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Validity of ICD-10 diagnoses of overweight and obesity in Danish hospitals

Authors Gribsholt SB, Pedersen L, Richelsen B, Thomsen RW

Received 8 May 2019

Accepted for publication 15 August 2019

Published 11 September 2019 Volume 2019:11 Pages 845—854

DOI https://doi.org/10.2147/CLEP.S214909

Checked for plagiarism Yes

Review by Single anonymous peer review

Peer reviewer comments 2

Editor who approved publication: Dr Eyal Cohen


Sigrid Bjerge Gribsholt,1,2 Lars Pedersen,1 Bjørn Richelsen,3 Reimar Wernich Thomsen1

1Department of Clinical Epidemiology, Aarhus University Hospital, Aarhus, Denmark; 2Department of Endocrinology and Internal Medicine, Aarhus University Hospital, Aarhus, Denmark; 3The Steno Diabetes Centre Aarhus, Aarhus University Hospital, Aarhus, Denmark

Correspondence: Sigrid Bjerge Gribsholt
Department of Clinical Epidemiology, Aarhus University Hospital, Olof Palmes Allé 43-45, Aarhus N 8200, Denmark
Tel +45 6 165 1148
Email sigrgrib@rm.dk

Purpose: Health care databases may be a valuable source for epidemiological research in obesity, if diagnoses are valid. We examined the validity and completeness of International Classification of Diseases, 10th revision [ICD-10] diagnosis coding for overweight/obesity in Danish hospitals.
Patients and methods: We linked data from the Danish National Patient Registry on patients with a hospital diagnosis code of overweight/obesity (ICD-10 code E66) with computerized height and weight measurements made during hospital contacts in the Central Denmark Region Clinical Information System. We computed the positive predictive value (PPV) of the IDC-10 diagnosis of overweight/obesity, using a documented body mass index (BMI) ≥25 kg/m2 as gold standard. We also examined the completeness of obesity/overweight diagnosis coding among all patients recorded with BMI ≥25 kg/m2.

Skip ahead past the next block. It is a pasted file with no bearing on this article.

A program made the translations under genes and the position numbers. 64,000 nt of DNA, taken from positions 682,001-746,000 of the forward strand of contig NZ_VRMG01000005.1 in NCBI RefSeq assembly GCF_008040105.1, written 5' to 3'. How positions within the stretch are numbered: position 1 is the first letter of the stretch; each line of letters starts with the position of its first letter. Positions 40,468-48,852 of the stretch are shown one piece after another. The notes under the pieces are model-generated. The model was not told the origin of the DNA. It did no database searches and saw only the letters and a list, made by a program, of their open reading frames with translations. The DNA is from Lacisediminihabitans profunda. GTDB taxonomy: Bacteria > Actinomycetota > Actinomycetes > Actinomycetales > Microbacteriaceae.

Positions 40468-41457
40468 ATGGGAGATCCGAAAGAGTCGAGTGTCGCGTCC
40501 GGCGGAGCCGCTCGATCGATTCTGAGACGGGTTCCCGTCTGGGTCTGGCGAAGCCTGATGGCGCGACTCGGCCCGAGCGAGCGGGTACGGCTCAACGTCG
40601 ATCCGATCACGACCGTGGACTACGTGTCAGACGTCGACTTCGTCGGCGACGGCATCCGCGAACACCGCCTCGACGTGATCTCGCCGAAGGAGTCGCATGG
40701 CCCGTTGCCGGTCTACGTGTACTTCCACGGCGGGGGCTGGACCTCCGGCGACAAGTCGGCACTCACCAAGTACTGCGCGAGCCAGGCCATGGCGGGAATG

Results: Of all 19,672 patients registered with a first diagnosis code of overweight/obesity in the National Patient Registry, 17,351 patients (88.2%) had any BMI measurement recorded in the Central Denmark Region Clinical Information System, and 17,240 patients (87.6%) had a BMI ≥25 kg/m2, yielding a PPV of 87.6% (95% CI: 87.2–88.1). The PPV was slightly higher for primary diagnosis codes of overweight/obesity: 94.1% (95% CI: 93.3–94.8) than for secondary diagnosis codes: 86.1% (95% CI: 85.6–86.6). The PPV increased with higher patient age: from 75.3% (95% CI: 73.8–76.9) in those aged 18–29 years to 94.7% (95% CI: 92.6–96.9) in patients aged 80 years and above. Completeness of obesity/overweight diagnosis coding among patients recorded with BMI ≥25 kg/m2 was only 10.9% (95% CI: 10.8–11.0).
Conclusion: Our findings indicate a high validity of the ICD-10 code E66 for overweight/obesity when recorded; however, completeness of coding was low. Nonetheless, ICD-10 discharge codes may be a suitable source of data on overweight/obesity for epidemiological research.

Keywords: obesity, validation, diagnosis code

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